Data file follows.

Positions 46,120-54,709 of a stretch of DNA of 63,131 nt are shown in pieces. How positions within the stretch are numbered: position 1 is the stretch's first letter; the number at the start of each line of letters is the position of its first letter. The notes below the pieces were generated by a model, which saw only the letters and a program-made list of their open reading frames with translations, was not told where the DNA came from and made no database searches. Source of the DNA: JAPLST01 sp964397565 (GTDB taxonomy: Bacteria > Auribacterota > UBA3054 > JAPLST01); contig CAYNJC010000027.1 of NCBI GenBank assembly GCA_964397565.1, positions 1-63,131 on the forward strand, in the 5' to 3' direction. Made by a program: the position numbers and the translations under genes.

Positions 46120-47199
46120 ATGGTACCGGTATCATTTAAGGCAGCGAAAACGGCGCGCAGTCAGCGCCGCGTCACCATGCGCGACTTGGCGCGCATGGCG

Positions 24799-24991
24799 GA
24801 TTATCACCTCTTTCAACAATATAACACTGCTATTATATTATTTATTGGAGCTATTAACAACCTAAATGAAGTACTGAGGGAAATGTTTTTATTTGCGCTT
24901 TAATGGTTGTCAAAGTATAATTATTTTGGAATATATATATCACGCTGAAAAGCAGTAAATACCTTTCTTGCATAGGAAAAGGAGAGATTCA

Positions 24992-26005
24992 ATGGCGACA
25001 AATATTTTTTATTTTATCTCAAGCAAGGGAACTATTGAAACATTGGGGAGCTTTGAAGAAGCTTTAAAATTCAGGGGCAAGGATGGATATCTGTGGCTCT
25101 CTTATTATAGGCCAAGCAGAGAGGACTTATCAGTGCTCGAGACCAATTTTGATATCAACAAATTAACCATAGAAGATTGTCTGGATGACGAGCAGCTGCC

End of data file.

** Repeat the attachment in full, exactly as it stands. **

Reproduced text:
Positions 46,120-54,709 of a stretch of DNA of 63,131 nt are shown in pieces. How positions within the stretch are numbered: position 1 is the stretch's first letter; the number at the start of each line of letters is the position of its first letter. The notes below the pieces were generated by a model, which saw only the letters and a program-made list of their open reading frames with translations, was not told where the DNA came from and made no database searches. Source of the DNA: JAPLST01 sp964397565 (GTDB taxonomy: Bacteria > Auribacterota > UBA3054 > JAPLST01); contig CAYNJC010000027.1 of NCBI GenBank assembly GCA_964397565.1, positions 1-63,131 on the forward strand, in the 5' to 3' direction. Made by a program: the position numbers and the translations under genes.

Positions 46120-47199
46120 ATGGTACCGGTATCATTTAAGGCAGCGAAAACGGCGCGCAGTCAGCGCCGCGTCACCATGCGCGACTTGGCGCGCATGGCG

Positions 24799-24991
24799 GA
24801 TTATCACCTCTTTCAACAATATAACACTGCTATTATATTATTTATTGGAGCTATTAACAACCTAAATGAAGTACTGAGGGAAATGTTTTTATTTGCGCTT
24901 TAATGGTTGTCAAAGTATAATTATTTTGGAATATATATATCACGCTGAAAAGCAGTAAATACCTTTCTTGCATAGGAAAAGGAGAGATTCA

Positions 24992-26005
24992 ATGGCGACA
25001 AATATTTTTTATTTTATCTCAAGCAAGGGAACTATTGAAACATTGGGGAGCTTTGAAGAAGCTTTAAAATTCAGGGGCAAGGATGGATATCTGTGGCTCT
25101 CTTATTATAGGCCAAGCAGAGAGGACTTATCAGTGCTCGAGACCAATTTTGATATCAACAAATTAACCATAGAAGATTGTCTGGATGACGAGCAGCTGCC